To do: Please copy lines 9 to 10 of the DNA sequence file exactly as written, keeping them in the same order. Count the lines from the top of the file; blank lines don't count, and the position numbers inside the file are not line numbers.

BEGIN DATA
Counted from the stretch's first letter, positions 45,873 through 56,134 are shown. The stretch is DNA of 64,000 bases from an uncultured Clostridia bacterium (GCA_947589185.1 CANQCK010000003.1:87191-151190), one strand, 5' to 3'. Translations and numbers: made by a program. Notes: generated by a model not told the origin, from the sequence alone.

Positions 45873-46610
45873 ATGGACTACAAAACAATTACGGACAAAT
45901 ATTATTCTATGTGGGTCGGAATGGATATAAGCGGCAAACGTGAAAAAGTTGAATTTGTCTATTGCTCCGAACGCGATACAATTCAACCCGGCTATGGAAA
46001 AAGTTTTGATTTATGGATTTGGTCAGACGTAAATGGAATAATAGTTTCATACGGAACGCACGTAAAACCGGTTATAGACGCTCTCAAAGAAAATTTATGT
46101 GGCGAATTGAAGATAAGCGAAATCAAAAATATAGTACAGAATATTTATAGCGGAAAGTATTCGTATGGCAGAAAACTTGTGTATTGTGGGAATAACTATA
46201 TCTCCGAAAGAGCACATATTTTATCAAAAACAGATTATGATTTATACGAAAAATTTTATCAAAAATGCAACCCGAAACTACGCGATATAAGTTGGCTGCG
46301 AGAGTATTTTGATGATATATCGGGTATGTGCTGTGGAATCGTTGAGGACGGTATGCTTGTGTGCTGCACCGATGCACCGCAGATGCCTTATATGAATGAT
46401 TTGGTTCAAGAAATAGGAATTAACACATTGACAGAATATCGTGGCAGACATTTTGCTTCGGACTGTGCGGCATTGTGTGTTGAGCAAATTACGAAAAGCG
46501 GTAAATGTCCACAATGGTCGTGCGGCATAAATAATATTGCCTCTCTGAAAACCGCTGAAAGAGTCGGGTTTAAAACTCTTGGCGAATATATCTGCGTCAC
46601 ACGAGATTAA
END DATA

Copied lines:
46401 TTGGTTCAAGAAATAGGAATTAACACATTGACAGAATATCGTGGCAGACATTTTGCTTCGGACTGTGCGGCATTGTGTGTTGAGCAAATTACGAAAAGCG
46501 GTAAATGTCCACAATGGTCGTGCGGCATAAATAATATTGCCTCTCTGAAAACCGCTGAAAGAGTCGGGTTTAAAACTCTTGGCGAATATATCTGCGTCAC